Authorities in China’s capital targeted an elderly widow for eviction Monday, ignoring a district court order that ruled the demolition of her ancestral home illegal, according to her and her son.
Li Xiyun, a resident of Beijing’s eastern Dongcheng district said that 20 employees from the local eviction and relocation office stormed her property despite her claims that a local court had ruled against the demolition of her home.
“Today about 20 people suddenly rushed into my house by jumping over the wall into the yard, because they have already blocked my entrance with piles of sand, cement, and bricks,” Li said.
“They are from the local eviction and relocation office, requesting again for me to move out. But I told them that the court had previously made a judgment on my property that the demolition of my home is illegal,” she said.
The most recent attempt to demolish Li’s home was announced on March 16, when a company by the name Beijing Weidu Demolition Service posted a notice of intent on her property.
Li’s son Liu Yunge said the demolition crew willingly left when they saw reporters at the scene.
“When the demolition guys came over this morning, a TV reporter and a camera crew had showed up to report on this. Thus the demolition didn’t continue,” he said.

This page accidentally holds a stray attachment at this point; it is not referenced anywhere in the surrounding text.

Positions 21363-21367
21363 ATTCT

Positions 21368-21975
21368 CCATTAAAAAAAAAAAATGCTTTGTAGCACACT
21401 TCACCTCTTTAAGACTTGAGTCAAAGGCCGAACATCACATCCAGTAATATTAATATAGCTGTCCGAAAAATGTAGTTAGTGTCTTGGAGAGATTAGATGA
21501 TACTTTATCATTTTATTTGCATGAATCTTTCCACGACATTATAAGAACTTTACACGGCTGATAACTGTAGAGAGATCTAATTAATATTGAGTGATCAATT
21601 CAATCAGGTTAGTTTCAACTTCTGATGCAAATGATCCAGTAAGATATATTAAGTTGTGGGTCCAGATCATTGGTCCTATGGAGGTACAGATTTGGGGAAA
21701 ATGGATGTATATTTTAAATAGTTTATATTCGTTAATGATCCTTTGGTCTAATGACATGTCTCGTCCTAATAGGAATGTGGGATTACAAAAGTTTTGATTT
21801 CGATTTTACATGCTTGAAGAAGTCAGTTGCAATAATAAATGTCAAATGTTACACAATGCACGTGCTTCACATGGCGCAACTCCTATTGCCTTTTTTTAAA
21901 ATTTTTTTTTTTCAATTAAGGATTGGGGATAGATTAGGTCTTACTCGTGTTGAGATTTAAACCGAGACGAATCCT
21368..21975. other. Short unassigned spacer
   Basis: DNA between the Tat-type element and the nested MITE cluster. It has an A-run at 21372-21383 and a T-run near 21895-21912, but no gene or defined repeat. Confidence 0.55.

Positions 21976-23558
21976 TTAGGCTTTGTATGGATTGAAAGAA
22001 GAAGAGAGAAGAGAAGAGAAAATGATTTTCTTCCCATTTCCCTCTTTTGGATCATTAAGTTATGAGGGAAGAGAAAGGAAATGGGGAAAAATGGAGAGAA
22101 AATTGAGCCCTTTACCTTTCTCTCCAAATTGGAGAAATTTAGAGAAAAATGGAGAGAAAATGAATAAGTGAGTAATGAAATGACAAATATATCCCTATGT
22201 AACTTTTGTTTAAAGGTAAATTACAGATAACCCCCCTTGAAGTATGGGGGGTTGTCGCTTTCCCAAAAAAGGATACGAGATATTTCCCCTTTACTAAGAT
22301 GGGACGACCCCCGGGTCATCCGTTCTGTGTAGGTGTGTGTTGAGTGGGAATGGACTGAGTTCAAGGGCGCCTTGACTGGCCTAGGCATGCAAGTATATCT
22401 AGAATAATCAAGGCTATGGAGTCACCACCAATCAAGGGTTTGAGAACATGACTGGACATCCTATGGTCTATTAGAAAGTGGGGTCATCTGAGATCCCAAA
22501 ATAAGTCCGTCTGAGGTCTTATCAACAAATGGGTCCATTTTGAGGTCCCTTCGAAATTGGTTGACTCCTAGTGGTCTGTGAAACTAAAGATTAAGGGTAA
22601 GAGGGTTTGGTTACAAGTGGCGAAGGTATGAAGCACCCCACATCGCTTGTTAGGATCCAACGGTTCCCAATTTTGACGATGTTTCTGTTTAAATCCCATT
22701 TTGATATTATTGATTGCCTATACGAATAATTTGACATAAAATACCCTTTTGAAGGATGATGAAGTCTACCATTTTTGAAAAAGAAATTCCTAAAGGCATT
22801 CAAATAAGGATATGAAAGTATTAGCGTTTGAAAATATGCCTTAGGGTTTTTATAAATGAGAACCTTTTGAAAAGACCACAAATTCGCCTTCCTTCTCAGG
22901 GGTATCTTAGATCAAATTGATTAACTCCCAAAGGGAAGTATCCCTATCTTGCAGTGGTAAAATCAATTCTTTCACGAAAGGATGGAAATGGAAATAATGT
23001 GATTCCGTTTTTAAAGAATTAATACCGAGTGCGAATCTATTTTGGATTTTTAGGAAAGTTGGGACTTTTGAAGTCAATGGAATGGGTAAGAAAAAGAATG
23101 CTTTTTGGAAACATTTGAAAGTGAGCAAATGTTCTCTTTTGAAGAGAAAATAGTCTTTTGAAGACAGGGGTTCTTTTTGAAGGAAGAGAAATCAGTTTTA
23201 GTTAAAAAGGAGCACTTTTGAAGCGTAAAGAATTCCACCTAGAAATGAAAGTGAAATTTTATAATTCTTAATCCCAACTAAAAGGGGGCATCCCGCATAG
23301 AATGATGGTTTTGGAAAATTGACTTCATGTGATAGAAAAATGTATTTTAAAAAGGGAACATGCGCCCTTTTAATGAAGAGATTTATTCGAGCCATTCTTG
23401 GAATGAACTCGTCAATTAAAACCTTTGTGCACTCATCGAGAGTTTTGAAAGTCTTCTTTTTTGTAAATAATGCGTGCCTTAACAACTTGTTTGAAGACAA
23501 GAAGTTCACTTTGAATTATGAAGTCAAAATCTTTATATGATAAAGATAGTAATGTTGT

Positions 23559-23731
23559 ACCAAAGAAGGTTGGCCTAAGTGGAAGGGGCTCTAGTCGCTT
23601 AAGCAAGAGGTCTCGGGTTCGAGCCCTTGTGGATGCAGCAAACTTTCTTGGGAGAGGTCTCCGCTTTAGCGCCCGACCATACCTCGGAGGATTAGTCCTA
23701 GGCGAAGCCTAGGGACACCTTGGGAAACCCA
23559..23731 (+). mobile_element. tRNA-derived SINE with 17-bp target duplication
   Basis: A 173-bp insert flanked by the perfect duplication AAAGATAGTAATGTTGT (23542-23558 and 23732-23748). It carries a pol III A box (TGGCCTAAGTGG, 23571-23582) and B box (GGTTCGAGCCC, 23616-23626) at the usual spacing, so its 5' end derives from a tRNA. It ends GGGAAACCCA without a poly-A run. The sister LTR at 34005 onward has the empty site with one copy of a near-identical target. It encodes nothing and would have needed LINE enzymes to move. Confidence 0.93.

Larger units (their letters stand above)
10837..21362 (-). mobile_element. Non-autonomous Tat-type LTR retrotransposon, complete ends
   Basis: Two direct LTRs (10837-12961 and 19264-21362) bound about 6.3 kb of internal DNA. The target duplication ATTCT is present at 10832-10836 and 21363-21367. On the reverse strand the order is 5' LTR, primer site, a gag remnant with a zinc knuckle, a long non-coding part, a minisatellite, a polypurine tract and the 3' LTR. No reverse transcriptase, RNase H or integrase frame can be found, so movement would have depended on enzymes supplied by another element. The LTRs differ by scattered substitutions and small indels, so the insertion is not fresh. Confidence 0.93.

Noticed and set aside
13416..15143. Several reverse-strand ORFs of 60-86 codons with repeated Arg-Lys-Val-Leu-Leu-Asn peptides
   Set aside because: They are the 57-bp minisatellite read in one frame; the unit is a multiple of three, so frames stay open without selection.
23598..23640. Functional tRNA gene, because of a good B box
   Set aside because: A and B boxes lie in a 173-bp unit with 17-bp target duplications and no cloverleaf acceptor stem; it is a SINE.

“The police came too, but only after the demolition group left. They always act like this.”
The Lius’ struggle to keep their ancestral home has been reported on by several Chinese and foreign media outlets, but authorities have continued to target their property for development.
Li’s husband, Liu Fengchi, had inherited the property, which contained a total of 138 structures.
But in 2002, local authorities began to demand that Liu move out in the name of urban development. He refused.
In 2007, a number of the structures were forcibly demolished by a group of unidentified men. Liu died not long after, at the age of 79.
Authorities are now targeting the remaining several structures on the property.
Li Xiuyun said that after 10 years of intimidation, she will not give up what she has left.
“We have never negotiated terms of demolition with them, nor have we signed any agreement,” Li said.
“In 2003 a district court ruled that the demolition decision must be revoked, and that any demolition is illegal,” she said.
“But in 2007 another demolition occurred, during which seven structures were leveled. I was pushed down on the ground in the yard.”
Private property enjoys theoretical protection under China's Constitution, but ownership of land in China ultimately rests with the state.
Residents often complain that existing leasehold contracts are flouted by local officials and developers keen to swell revenue coffers with lucrative land deals.
China already sees thousands of "mass incidents" across the country every year, according to official statistics, many of which are protests or sit-ins linked to forced evictions, allegations of corruption, and disputes over rural land sales.
Reported by Qiao Long for RFA’s Mandarin service. Translated by Ping Chen.